HMS Monkey (1826)

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Career
Name: HMS Monkey
Builder: McLean, Jamaica[1]
Acquired: June 1826[1]
Fate: Wrecked, May 1831[1]
General characteristics
Type: Schooner
Tons burthen: 75 tons bm[2]
Complement: 26[2]
Armament: 1 × long 12-pounder gun[2]

HMS Monkey was a schooner of the British Royal Navy assigned to the West Indies squadron, launched 1826 and wrecked in 1831 near Tampico.[3]

Ship history[edit]

On 7 April 1829[4] Monkey captured the Spanish schooner Josefa, which was armed with one 12-pounder gun, had a crew of 21, and was carrying 206 slaves;[2] 79 men, 36 women, 48 boys and 43 girls. After her capture one female child was born, and one woman died.[5]

On 27 June 1829[4] she captured the Spanish slave ship Midas near Bimini.[6] The 360-ton Midas, which mounted four long 18-pounder and four medium 12-pounders, was taken in an action lasting 35 minutes. Of her crew of more than 50, one was killed and three wounded.[2] Nimble helped Monkey escort the ship to port. Midas had left Africa in April 1829 with 562 Africans, but only 369 were still alive when she was captured, and 72 more died (of "smallpox, diarrhea & scurvy") before Monkey and Nimble could take Midas into Havana.[6]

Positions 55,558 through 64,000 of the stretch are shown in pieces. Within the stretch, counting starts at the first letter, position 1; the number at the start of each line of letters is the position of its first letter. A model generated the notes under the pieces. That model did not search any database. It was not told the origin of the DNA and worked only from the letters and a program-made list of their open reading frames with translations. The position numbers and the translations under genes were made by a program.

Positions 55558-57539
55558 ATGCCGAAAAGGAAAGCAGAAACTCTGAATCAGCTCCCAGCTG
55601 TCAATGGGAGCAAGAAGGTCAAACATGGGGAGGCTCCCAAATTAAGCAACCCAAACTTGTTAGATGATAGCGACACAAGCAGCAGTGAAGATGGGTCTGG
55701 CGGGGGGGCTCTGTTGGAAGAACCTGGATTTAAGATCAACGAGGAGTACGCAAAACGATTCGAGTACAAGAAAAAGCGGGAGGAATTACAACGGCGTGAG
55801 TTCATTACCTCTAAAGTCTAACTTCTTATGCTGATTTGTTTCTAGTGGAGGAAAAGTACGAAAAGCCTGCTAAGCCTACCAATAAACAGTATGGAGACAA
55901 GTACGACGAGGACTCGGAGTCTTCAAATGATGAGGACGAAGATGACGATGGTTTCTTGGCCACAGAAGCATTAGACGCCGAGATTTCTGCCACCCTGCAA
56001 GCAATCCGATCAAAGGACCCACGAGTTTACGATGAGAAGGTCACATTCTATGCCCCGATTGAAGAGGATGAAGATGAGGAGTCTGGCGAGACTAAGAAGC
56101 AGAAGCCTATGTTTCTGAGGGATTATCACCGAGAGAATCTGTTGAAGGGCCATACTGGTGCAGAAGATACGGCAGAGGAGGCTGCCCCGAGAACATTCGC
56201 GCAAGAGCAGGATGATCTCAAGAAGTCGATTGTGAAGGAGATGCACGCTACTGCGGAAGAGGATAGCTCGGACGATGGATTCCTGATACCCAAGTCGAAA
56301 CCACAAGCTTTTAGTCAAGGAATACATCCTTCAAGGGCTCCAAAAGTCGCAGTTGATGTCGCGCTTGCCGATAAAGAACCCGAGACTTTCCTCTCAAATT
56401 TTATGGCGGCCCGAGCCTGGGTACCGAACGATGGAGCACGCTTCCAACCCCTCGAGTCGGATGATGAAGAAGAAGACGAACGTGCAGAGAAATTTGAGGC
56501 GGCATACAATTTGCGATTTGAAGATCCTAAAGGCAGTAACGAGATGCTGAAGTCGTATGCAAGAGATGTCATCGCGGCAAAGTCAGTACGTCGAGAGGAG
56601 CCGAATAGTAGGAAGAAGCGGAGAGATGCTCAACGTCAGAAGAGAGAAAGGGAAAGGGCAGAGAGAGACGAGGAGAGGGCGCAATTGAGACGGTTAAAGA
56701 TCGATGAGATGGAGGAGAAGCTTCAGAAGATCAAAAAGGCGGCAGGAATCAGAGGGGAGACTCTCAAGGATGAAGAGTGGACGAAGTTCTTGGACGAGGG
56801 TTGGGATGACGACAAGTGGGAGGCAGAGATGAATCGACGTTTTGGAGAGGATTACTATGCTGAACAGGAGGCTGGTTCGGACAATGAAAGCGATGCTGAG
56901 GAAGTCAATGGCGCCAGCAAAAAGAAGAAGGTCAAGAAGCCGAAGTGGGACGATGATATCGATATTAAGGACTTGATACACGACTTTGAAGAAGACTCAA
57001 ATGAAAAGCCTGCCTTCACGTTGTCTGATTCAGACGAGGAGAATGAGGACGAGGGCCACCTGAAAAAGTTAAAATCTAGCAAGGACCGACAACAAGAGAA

Also in 1829, Monkey captured the Spanish 16 gun brig Providencia after a 45 minute battle, during which three of the Providencia's crew were killed and four wounded. The Monkey found 400 African slaves aboard.[7]

Loss[edit]

Monkey was wrecked in 1831 near Tampico, Mexico. Her crew were rescued

References[edit]

  1. ^ a b c Harrison, Simon (2012). "British Unrated schooner 'Monkey' (1826)". Three Decks - Warships in the Age of Sail. Retrieved 2 January 2012. 
  2. ^ a b c d e Clowes, W. Laird (1897). The Royal Navy, A History from the Earliest Times to Present (PDF). Vol.6. London: S. Low, Marston, Co. p. 268. Retrieved 2 January 2012. 
  3. ^ Davis, Peter. "HMS Monkey". Mid-Victorian RN vessels. Retrieved 19 November 2011. 
  4. ^ a b The London Gazette: no. 18764. p. 8. 4 January 1831. Retrieved 2 January 2012.
  5. ^ Correspondence with the British Commissioners at Sierra Leone, The Havana, Rio de Janerio and Surinam, relating to the Slave Trade. London: R. G. Clarke. 1829. Retrieved 2 January 2012. 
  6. ^ a b Swanson, Gail (2005). Slave Ship Guerrero. West Conshohocken, Pennsylvania: Infinity Publishing. pp. 10–11, 130–131. ISBN 0-7414-2765-6. 
  7. ^ "Monthly Naval Register". The United Service Journal and Naval and Military Magazine 1870 (3): 517. 1829. Retrieved 19 November 2011.